Reading, Counting and language by the sense

Reading, Counting and language by the sense

Your child is 4-5 Years old


Letters and sight words? I-Spy complement all learning styles. First time trying sensory bag activities to mo- tivate a child and achieve better learning outcomes? Sometimes activities aren’t challenging enough. I-Spy sensory bags motivate learning interests every time. Math problems tend to be a challenge even for ad- vanced preschoolers. When it gets challenging, introducing I-Spy sensory bags can make a world of di er- ence to children.

How about jump-starting a child’s imagination and broadening his or her understanding of math con- cepts? Large freezer bags (2 gallon), a marker, stickers, blank paper, paint, shaving cream or hair gel are all the items needed to model a beginner’s I-Spy sensory bag. After gathering all the supplies, squish shaving cream, hair gel or paint inside one of the freezer storage bags, release the air and then seal it. Insert the rst freezer storage bag into the empty one for extra protection.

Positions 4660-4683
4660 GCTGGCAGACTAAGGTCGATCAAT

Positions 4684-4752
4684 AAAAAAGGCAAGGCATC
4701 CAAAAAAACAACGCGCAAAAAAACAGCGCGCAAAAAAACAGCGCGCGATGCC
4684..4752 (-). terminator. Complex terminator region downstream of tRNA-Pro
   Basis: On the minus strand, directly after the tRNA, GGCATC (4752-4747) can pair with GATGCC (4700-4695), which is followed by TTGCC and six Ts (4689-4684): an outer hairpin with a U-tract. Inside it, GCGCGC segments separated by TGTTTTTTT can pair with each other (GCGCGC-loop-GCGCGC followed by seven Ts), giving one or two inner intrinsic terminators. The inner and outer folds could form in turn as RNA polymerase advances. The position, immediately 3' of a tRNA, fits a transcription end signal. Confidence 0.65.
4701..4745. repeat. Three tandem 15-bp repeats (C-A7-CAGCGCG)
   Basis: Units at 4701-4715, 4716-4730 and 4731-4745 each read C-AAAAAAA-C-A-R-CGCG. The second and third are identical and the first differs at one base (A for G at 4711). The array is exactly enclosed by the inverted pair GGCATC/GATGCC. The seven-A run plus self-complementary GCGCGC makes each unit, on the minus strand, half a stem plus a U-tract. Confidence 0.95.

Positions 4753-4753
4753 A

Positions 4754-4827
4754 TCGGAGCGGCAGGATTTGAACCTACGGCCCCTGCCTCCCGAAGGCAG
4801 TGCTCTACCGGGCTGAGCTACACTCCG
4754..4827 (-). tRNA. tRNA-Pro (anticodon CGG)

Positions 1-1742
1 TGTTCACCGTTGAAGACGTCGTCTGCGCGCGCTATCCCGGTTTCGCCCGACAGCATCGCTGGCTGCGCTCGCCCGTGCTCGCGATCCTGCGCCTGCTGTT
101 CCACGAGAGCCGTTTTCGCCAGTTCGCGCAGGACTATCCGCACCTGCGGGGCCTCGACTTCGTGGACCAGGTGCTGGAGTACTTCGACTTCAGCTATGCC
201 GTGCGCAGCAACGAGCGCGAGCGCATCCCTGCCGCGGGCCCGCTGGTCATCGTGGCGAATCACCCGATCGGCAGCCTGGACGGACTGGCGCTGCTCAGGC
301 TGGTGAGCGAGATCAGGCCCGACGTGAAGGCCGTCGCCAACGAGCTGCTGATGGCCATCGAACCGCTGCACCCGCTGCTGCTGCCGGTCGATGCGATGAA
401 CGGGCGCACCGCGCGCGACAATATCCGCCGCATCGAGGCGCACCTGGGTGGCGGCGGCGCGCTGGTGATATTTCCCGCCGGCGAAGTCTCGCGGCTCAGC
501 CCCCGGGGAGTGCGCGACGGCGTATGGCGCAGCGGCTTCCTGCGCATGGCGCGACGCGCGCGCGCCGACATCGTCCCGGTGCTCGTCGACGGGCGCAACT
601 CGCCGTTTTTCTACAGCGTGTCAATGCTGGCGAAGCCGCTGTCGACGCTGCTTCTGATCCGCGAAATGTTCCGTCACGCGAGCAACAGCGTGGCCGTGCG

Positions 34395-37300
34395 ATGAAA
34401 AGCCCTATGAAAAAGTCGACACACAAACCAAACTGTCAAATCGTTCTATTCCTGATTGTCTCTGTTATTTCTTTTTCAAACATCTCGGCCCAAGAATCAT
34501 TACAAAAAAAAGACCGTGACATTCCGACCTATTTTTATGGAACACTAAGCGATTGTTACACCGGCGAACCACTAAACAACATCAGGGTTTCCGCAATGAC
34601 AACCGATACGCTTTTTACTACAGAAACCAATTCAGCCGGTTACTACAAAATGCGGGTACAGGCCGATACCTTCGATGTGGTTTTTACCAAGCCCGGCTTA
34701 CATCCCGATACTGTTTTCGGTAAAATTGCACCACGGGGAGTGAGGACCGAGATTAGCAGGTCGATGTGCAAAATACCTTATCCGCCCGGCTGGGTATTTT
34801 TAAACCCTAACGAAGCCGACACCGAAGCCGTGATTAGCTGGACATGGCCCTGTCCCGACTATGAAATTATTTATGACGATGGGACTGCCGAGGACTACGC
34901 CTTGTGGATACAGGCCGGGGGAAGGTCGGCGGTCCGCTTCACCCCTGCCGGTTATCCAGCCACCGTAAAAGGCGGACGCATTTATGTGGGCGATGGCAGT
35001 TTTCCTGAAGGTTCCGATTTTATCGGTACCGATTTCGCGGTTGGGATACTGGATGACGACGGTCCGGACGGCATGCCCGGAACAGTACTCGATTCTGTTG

Now decorate the blank sheet with random letters (written), letters or stick- ers depending on the I-Spy challenge chosen. The objective is for kids to discover the wonders of the sensory bag. With this learning tool, kids can explore sight words, tackle math problems and practice counting numbers or nd letters. It’ll certainly boost concentration and take their imagination to new heights. Whether kids are identifying shapes, patterns, nding lower or uppercase letters, numbers, or discovering pictures or learning rhymes, this game idea rules.